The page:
Prasophyllum gracile facts for kids
Quick facts for kidsLittle laughing leek orchid
|Prasophyllum gracile growing on McGanns Rock near Hyden|
Prasophyllum macrostachyum R.Br.
Prasophyllum gracile, commonly known as the little laughing leek orchid, is a species of orchid endemic to the south-west of Western Australia. It is one of the most common and widespread orchids in the south-west and has a single smooth, tube-shaped leaf and up to forty or more, usually yellowish-green flowers.
Prasophyllum gracile is a terrestrial, perennial, deciduous, herb with an underground tuber and a single smooth green, sometimes reddish, tube-shaped leaf 80–150 mm (3–6 in) long and about 2 mm (0.08 in) in diameter near the base. Between five and forty or more flowers are arranged on a flowering spike 60–200 mm (2–8 in) high. The flowers are yellowish-green, sometimes purplish, 7–10 mm (0.3–0.4 in) long and about 5 mm (0.2 in) wide. The ovary is an oval shape, about 3.5 mm (0.1 in) long and the dorsal sepal is a narrow egg shape or lance-shaped, about 5 mm (0.2 in) long, concave and more or less pointed. The lateral sepals are narrow lance-shaped about 6 mm (0.2 in) long, joined for about half their length and have erect, pointed tips about 2 mm (0.08 in) long. The petals are about 4 mm (0.2 in) long, blunt and curve inwards. The labellum is egg-shaped to lance-shaped, about 3 mm (0.1 in) long and 2 mm (0.08 in) wide with slightly wavy edges, and curves upwards to almost touch the lateral sepals. Flowering occurs from July to November.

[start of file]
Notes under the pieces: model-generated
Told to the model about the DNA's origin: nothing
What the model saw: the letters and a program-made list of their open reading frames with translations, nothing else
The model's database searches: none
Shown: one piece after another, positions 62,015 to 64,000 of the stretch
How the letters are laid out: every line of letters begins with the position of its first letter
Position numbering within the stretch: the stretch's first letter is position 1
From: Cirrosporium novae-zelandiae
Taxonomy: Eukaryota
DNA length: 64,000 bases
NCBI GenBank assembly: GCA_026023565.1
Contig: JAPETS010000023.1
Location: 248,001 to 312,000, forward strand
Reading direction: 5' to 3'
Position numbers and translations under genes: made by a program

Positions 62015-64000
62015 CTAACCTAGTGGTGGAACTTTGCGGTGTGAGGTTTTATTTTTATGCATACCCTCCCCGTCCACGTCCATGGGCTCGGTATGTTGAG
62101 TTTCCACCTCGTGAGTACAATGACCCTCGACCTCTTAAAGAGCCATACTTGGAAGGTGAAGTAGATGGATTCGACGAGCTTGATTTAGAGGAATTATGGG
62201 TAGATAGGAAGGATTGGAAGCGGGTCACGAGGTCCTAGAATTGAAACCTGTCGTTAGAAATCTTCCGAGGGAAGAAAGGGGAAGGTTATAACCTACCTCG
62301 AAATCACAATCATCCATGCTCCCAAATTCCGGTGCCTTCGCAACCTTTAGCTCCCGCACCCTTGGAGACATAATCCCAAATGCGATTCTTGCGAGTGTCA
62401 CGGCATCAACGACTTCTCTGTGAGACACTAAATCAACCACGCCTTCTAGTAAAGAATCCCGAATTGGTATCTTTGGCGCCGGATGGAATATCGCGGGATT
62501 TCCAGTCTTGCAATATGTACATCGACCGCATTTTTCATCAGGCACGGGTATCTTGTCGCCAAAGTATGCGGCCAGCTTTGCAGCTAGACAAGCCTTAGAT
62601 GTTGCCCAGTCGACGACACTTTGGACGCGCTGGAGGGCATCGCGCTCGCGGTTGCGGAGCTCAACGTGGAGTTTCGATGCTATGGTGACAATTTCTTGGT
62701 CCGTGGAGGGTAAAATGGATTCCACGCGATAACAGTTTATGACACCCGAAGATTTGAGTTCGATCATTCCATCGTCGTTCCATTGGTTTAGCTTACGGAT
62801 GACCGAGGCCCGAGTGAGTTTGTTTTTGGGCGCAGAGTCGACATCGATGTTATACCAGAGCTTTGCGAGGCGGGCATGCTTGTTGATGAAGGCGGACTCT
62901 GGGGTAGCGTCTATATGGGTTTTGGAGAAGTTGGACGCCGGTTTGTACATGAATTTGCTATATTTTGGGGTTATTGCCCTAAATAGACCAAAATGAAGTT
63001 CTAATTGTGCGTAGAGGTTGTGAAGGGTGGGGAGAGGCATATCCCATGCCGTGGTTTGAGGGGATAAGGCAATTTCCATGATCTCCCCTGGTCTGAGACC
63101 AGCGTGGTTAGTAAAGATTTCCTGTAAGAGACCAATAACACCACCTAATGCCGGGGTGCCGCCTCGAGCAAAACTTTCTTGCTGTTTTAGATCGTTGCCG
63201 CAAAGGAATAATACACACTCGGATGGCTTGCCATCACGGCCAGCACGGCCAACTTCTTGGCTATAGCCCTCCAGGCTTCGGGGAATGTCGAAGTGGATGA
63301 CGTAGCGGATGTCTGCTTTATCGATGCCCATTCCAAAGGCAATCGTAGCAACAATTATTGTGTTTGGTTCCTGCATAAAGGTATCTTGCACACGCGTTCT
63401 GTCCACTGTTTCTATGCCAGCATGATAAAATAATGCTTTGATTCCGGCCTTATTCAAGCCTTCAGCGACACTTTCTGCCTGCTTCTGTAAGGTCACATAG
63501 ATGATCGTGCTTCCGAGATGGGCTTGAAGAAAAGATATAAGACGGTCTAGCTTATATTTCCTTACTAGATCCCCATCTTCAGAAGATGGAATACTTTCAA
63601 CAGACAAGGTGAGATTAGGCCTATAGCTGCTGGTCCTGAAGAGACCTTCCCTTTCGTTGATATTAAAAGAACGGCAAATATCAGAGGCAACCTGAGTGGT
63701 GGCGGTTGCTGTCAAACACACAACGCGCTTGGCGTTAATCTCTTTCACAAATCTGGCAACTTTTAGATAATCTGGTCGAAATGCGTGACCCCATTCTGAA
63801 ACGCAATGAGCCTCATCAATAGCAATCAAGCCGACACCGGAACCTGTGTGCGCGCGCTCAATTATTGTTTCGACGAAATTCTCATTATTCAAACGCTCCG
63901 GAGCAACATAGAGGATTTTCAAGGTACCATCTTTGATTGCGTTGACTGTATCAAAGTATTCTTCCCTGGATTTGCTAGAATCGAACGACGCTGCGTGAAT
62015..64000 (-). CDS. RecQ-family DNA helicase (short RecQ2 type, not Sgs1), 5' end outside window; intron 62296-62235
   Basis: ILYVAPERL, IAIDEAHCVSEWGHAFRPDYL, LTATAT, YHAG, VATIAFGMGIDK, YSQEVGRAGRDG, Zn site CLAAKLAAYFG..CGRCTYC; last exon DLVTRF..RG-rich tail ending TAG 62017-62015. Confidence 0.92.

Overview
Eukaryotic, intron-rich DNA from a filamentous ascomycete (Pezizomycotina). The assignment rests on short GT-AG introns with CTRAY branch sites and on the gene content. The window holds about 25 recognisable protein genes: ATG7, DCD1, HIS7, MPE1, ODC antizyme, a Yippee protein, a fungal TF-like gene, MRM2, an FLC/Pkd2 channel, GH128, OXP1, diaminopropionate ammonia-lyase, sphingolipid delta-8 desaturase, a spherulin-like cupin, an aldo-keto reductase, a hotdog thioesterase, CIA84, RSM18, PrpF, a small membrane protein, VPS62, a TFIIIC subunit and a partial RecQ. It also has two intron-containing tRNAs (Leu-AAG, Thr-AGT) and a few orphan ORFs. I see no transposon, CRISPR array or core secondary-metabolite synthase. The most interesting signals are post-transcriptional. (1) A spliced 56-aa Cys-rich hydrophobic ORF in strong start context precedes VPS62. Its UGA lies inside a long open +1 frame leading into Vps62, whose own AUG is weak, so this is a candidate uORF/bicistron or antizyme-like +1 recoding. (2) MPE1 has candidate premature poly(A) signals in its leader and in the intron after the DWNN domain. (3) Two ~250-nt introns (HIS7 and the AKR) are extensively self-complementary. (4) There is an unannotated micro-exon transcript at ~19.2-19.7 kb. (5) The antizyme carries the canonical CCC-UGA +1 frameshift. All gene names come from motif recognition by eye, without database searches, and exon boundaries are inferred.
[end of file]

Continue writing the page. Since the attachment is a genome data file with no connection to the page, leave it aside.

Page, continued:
Taxonomy and naming
Prasophyllum gracile was first formally described in 1840 by John Lindley and the description was published in A Sketch of the Vegetation of the Swan River Colony. The specific epithet (gracile) is a Latin word meaning "slender" referring to the thin tips on the lateral sepals.
The taxonomy of this species has been difficult. Prasophyllum macrostachyum was described in 1810 by Robert Brown and in 1971, Alex George reduced P. gracile to a synonym of P. macrostachyum var. macrostachyum. Mark Clements examined the type specimens of P. gracile in the herbaria at Kew Gardens and determined that P. gracile is conspecific with P. ringens which had been raised to species status by Robert John Bates in 1989 and that it is different from P. macrostachyum, especially with regard to the length of the tips of the lateral sepals. Examination of fresh specimens by Clements and David Jones confirmed that view. As a consequence, they recognise both P. macrostachyum and P. gracile.
Distribution and habitat
The little laughing leek orchid most often grows in shallow soil pockets on granite outcrops but is also found in other habitats. It occurs from Shark Bay in the north to Eyre on the Great Australian Bight.
This orchid is classified as "not threatened" by the Western Australian Government Department of Parks and Wildlife.
Prasophyllum gracile Facts for Kids. Kiddle Encyclopedia.